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A Simple Way For Couples To Know If They're Having Enough Sex 

Kelly Gonsalves
Contributing Sex & Relationships Editor
By Kelly Gonsalves
Contributing Sex & Relationships Editor
Kelly Gonsalves is a sex educator, relationship coach, and journalist. She received her journalism degree from Northwestern University, and her writings on sex, relationships, identity, and wellness have appeared at The Cut, Vice, Teen Vogue, Cosmopolitan, and elsewhere.
Image by Lucas Ottone / Stocksy
October 18, 2021

Are we having enough sex?

If you've ever wondered this to yourself while in a relationship, you certainly wouldn't be alone. Oftentimes the question comes up when there's a feeling of disconnection in the relationship—a lack of excitement or "spark" between you—and a lack of sex may float to mind as a potential explanation.

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But other times, people might feel pretty satisfied and content in their relationships, but outside influences—like hearing other people talk about how much or how little sex they're having in their relationships—can make you start to question your own.

So we asked Jessa Zimmerman, M.A., an AASECT-certified sex therapist and marriage counselor, what she tells couples wondering about the amount of sex they are or aren't having.

How much sex is "enough" for a healthy relationship?

First things first: Enough for who?

Zimmerman recommends thinking about how you're defining the word "enough." Is it based on comparisons with other people's sex lives and trying to see if you're "normal"?

"There is no normal. There is no 'right' amount of sex," she says.

There's no one magic number that will work for every single pair of people, and how often couples should be having sex will always vary depending on the specific needs of the specific people involved. Some people feel perfectly satisfied with sex once every few months, whereas others would consider that basically a sexless relationship. And of course, some people like having a sexless relationship, whether because they're on the asexual spectrum or just prefer it that way. It all depends on the individual, and all preferences are valid.

Sometimes people might feel like they're not having enough sex because they're comparing their relationship to how it's been in the past, Zimmerman adds, but even a decline in frequency doesn't necessarily mean there's a problem. "It's normal for our sexual interest to change over time and to feel less intense desire," she explains. Sometimes you're just in a period of time when you don't feel like having sex, and that's perfectly OK.

The real question, she notes, is whether each partner individually feels like they're having a satisfying amount of sex—whatever that looks like to them personally. Do you feel satisfied with your sex life as it is right now? Does your partner?

A helpful check-in.

One issue with the question of "how much sex is enough sex" is that it places the focus on the wrong thing, according to Zimmerman.

"I mean, what counts as sex anyway? If you're focused on 'the act' (whatever that is for you) and the frequency of such, then you're focused on the wrong thing," she says. "It's not just about 'getting it done' or checking the box. The point of sex, from my point of view, is to share pleasure with your partner and to feel connected in the process, no matter what you do with your body parts and what the end result is."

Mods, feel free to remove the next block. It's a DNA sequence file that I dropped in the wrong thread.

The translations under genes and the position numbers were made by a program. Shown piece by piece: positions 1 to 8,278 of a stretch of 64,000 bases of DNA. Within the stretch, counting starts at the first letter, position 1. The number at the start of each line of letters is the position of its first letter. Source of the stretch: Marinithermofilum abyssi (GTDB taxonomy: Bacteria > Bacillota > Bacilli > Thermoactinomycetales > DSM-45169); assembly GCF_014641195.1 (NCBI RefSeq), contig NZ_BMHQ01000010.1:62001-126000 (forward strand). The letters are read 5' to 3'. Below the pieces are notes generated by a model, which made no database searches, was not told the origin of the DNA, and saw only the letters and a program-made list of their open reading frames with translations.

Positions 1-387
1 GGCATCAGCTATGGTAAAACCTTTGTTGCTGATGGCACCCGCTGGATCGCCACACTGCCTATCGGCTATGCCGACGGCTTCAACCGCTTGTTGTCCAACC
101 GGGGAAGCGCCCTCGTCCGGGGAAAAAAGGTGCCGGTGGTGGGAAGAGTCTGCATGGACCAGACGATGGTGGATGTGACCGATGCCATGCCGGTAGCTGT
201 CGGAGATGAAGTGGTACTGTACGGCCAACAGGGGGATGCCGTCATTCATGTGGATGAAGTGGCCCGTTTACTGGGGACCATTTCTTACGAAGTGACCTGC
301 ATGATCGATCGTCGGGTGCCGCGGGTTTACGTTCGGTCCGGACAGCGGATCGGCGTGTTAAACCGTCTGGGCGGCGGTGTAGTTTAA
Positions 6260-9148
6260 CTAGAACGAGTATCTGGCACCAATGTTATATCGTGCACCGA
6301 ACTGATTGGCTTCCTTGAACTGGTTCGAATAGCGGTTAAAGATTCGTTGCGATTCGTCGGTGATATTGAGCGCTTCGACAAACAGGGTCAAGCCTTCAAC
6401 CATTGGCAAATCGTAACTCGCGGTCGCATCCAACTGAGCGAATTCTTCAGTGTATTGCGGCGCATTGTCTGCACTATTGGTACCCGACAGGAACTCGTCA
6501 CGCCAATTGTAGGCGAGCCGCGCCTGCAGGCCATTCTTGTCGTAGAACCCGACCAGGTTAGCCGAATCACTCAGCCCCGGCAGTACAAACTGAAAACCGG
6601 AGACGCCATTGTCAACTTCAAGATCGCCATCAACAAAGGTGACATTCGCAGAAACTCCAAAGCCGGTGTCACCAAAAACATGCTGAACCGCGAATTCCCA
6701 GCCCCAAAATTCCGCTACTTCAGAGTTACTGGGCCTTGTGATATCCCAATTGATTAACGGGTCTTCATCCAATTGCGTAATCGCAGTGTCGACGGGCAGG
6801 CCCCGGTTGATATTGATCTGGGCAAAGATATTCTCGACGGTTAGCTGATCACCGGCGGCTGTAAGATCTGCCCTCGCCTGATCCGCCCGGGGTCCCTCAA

It's less about whether you and your partner are engaging in a certain act a certain number of times. It's about how connected the two of you feel and how much pleasure you're getting to enjoy in your relationship.

So with that in mind, Zimmerman recommends asking yourself a more important question: Am I (and is my partner) having enough pleasure and connection?

"Consider whether you'd like more pleasure and whether you feel enough connection in your relationship. And ask your partner about whether they'd like more of those things," she explains. "If so, prioritize that."

That might mean having more sex more often, or any other number of ways to creatively bridge the gap. The point, as it always is when it comes to sex: Just focus on doing what actually makes you and your partner feel good.

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Kelly Gonsalves
Kelly Gonsalves
Contributing Sex & Relationships Editor

Kelly Gonsalves is a multi-certified sex educator and relationship coach helping people figure out how to create dating and sex lives that actually feel good — more open, more optimistic, and more pleasurable. In addition to working with individuals in her private practice, Kelly serves as the Sex & Relationships Editor at mindbodygreen. She has a degree in journalism from Northwestern University, and she’s been trained and certified by leading sex and relationship institutions such as The Gottman Institute and Everyone Deserves Sex Ed, among others. Her work has been featured at The Cut, Vice, Teen Vogue, Cosmopolitan, and elsewhere.

With her warm, playful approach to coaching and facilitation, Kelly creates refreshingly candid spaces for processing and healing challenges around dating, sexuality, identity, body image, and relationships. She’s particularly enthusiastic about helping softhearted women get re-energized around the dating experience and find joy in the process of connecting with others. She believes relationships should be easy—and that, with room for self-reflection and the right toolkit, they can be.

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